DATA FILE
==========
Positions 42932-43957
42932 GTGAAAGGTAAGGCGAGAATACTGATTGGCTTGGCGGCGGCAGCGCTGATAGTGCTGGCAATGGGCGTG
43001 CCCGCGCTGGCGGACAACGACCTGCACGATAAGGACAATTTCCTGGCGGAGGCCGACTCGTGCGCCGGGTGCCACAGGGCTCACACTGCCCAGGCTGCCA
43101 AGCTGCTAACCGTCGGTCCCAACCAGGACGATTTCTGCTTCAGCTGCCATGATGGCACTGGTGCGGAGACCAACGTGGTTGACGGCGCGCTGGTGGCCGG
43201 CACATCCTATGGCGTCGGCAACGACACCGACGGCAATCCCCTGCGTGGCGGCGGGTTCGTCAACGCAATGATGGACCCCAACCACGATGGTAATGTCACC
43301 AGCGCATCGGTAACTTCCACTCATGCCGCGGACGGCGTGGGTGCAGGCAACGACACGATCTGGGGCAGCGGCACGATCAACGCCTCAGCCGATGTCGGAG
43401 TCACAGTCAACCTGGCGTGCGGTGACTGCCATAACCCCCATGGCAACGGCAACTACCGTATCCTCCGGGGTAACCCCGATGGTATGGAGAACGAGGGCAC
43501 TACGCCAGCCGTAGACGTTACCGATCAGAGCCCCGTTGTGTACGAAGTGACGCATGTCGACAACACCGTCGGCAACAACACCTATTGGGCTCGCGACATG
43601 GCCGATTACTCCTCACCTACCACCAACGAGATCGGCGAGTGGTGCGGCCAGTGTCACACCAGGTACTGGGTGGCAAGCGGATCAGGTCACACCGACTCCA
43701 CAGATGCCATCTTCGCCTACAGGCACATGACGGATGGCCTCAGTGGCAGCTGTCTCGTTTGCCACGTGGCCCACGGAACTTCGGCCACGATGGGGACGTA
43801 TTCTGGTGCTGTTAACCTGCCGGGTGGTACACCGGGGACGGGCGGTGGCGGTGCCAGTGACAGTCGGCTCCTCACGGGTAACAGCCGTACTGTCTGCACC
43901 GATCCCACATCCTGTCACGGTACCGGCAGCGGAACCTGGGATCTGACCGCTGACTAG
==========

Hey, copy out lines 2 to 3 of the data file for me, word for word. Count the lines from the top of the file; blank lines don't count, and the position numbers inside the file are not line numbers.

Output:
42932 GTGAAAGGTAAGGCGAGAATACTGATTGGCTTGGCGGCGGCAGCGCTGATAGTGCTGGCAATGGGCGTG
43001 CCCGCGCTGGCGGACAACGACCTGCACGATAAGGACAATTTCCTGGCGGAGGCCGACTCGTGCGCCGGGTGCCACAGGGCTCACACTGCCCAGGCTGCCA